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Every now and then a think piece shows up from conservative writers considering whether providing a Universal Basic Income (UBI), or a fixed payment to everyone, no strings attached, might be a positive alternative to Great Society-type programs.
I urge all of those considering these arguments to take a look at the cautionary tale of Alaska. As a condition of statehood, Alaska has no private oil and gas rights owned by the state, and the state invested the royalties in a Permanent Fund. Eventually, the money flowing in was so much more than state expenses that the state income tax was rescinded, and a dividend on the fund earnings are paid every year to every resident (depicted here in the Simpsons movie). This Permanent Fund Dividend, or the PFD, is essentially a UBI. The Permanent Fund has ~$60 billion in it, and historically the PFD has been in the $1-2K range. With the natural gas boom going on in the contiguous U.S., royalties on current oil production in Alaska plummeted around 5 years ago, so the previous governor (a left-leaning independent) reduced the dividend, expanded Medicaid by fiat, dipped in to the state’s savings to make the state budget, and proposed reinstating the income tax. Last year, the current Republican governor was elected promising to restore the full dividend (and more), cut nothing of significance, and have no new taxes.
The reality as governor is that he intends to make good on two of three of these promises. So, with a set of 182 line-item vetoes announced July 1, he removed 40% of the state university system’s appropriation, gutted virtually every “safety net” program, and reduced a wide range of other appropriations (overview here with a link to the full list). As someone who lives three miles from the state’s flagship university on a dirt road with no water, sewer or trash pickup, and internet access only available through my cell phone; in a state with no rail connection to North America and no road connection to half of its land area, I think the state government is already pretty lean. Inflation and population-adjusted budgets have been flat for decades.
After the vetoes, the governor called the legislature into a special session for performing the purpose of setting the amount of the PFD. The governor wants it set at $3K in accordance with the traditional way it is calculated (based on Fund earnings). Rather than call the special session in the legislative chambers in the state capitol, the governor called the special session 600 miles away in a middle-school gym in his home town. In the only bright spot of the week, Alaskans got a history lesson on the Declaration of Independence, as commentators noted that convening the legislature in ridiculous places was in the list of grievances against King George.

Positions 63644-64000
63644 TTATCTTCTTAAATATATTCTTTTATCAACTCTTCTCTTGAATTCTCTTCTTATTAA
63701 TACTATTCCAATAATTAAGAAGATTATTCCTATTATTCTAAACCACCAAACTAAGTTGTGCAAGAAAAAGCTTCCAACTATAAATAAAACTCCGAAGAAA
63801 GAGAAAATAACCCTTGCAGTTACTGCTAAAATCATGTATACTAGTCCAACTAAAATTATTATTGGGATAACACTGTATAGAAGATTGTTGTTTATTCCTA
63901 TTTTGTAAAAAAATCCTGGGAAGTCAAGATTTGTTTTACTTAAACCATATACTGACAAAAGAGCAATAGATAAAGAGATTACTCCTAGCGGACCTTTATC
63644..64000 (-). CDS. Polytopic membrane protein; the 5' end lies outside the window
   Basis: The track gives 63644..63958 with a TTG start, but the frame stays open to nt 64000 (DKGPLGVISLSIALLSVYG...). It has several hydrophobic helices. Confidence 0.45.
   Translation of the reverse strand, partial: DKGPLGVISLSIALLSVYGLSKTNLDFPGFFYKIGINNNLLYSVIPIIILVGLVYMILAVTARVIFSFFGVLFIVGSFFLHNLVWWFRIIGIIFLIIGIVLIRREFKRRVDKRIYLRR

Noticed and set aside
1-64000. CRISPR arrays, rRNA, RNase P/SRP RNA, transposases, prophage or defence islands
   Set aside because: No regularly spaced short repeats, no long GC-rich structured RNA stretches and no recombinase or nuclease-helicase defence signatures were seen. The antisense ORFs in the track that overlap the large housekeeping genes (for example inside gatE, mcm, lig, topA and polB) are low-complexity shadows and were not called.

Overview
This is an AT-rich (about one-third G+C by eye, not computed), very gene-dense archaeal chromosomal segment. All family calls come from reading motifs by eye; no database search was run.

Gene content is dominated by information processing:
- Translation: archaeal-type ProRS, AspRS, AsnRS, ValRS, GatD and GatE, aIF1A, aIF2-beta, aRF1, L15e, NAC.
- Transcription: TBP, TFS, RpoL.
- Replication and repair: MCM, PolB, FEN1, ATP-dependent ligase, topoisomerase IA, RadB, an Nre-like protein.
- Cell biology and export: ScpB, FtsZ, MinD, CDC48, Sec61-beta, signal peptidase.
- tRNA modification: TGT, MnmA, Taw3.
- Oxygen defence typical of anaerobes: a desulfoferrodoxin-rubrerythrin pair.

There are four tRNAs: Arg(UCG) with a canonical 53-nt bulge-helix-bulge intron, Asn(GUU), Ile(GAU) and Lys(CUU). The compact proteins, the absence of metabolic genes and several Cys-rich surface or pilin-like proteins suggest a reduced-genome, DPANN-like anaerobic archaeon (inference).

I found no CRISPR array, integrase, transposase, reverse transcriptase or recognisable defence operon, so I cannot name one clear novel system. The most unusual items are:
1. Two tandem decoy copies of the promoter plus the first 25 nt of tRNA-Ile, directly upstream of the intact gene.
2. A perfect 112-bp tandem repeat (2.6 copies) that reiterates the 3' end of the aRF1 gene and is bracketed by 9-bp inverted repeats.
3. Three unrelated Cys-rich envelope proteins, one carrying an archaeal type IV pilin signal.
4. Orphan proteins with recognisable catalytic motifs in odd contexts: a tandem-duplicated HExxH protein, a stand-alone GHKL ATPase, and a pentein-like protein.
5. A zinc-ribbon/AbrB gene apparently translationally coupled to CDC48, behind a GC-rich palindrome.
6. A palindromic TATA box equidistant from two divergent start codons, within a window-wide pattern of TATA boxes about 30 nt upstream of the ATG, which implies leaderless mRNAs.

Thirty-eight legislators, a coalition of all Democrats and Independents, and 40 percent of Republicans would have nothing to do with the middle school and convened in the capitol. They voted 37-1 to override the vetoes, but success requires 45 votes. Twenty-two legislators, all Republicans, showed up at the gym and pretended to look like serious legislators while speechifying with basketball goals in the background; the governor provided no security so at one point a group of chanting kooks took over the gym. The group of tweny-two bills themselves as “Conservatives” and supports prioritization of the PFD over any and all government functions and is adamantly opposed to any form of new tax revenue. Since the Democrats and media love highlighting hypocrisy in Republicans, the only people opposed to describing this group as conservative are the fourth or so of the electorate who are, you know, actual conservatives.
The likely end game here is that the state will turn solidly Blue, perhaps permanently, with our conservative U.S. Senator, Dan Sullivan, coming up for re-election next year. There seems to be a hard ceiling of about half of the Republican party willing to go along with labeling themselves “Conservatives” while sticking their hand out to government screaming for unearned cash, the Democrats want government services expanded not contracted, and the Independents favor a status quo on services and some combination of reduced PFD and modest new taxes.
In summary, the veto override failed, Alaska has $60 billion in the bank, and on Monday the university system will likely declare financial exigency (the university version of bankruptcy). The likely outcome is that ~1/3 of the UA system will be laid off, and tuition will probably be doubled. In Fairbanks, the state’s second-largest city, UAF drives about half of the economy (an army base drives the rest), so economic collapse is predicted here. As someone who moved here from Texas some years ago, my observations of Alaska culture are that the PFD has been a major factor in precipitating the societal rot that has gotten the state to this point.